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As news coverage surrounding the COVID-19 pandemic evolves, so too do the ways Americans search for news and consume it.
We surveyed 2,031 people to learn about their news consumption habits during this unprecedented time. Our analysis looks at the relationship Americans have with the media, including factors such as trust and the psychological impacts of non-stop coverage.
While many Americans became aware of COVID-19 in January and February, almost half (48%) weren’t personally concerned with the virus until March. During that time period, 66% say their news consumption increased and 50% have introduced new media sources or outlets into their routines.
Local TV news, CNN and BBC were among the most popular sources and outlets that viewers hadn’t previously turned to for their news. Local TV news and CNN also ranked high among the overall most prefered outlets to receive news.
When it comes to trust in the media, 64% have looked for more trustworthy sources. National news ranks low in this category while the nation’s leading public health institute, the Centers for Disease Control and Prevention (CDC), ranks at the top of the list as the most trustworthy source to turn to for COVID-19 news and updates.
In terms of who trusts the media the most, millennials (68%) are the most likely generation to do so, followed by Gen Xers (64%).
Americans may be consuming more news, but when it comes to statistics regarding COVID-19 cases and lives lost, many were off the mark.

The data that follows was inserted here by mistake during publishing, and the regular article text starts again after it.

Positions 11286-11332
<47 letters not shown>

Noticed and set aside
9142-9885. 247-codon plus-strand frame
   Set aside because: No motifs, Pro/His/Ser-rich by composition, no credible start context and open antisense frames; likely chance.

When asked how many had tested positive for COVID-19, nearly 1 in 3 answered under 500,000. The real number of cases was 1 million at the time the survey was conducted. In terms of the number of lives lost, 23% answered under 30,000. The real number was 58,000 at the time the survey was conducted.
When presented with a photo of him, less than half of Americans (40%) were able to accurately identify Dr. Anthony Fauci, director of the National Institute of Allergy and Infectious Diseases, and a key figure in the coronavirus taskforce.
Already a breeding ground for lively debates, tension surrounding social media has only increased during COVID-19. Despite a majority claiming social media causes more harm than good when it comes to getting COVID-19 information, usage has increased for two out of five respondents. Tensions have risen on social media, with many arguing with or unfriending friends (and even family members) due to disagreements.
Not only has coverage overwhelmed the news cycle, it’s also overwhelmed viewers. According to respondents, a majority say their mental health has been impacted by news coverage of COVID-19. In an effort to cope, over half of respondents have resorted to cutting back on their news intake and three out of ten have turned off the news altogether.
From April 28 to April 30, 2020, we surveyed 2,030 people to learn about their news intake during the COVID-19 pandemic. The average age of respondents was 39 years old. 51% were male and 49% were female. 44% identified as Democrat; 30% as Republican; 27% as Independent.
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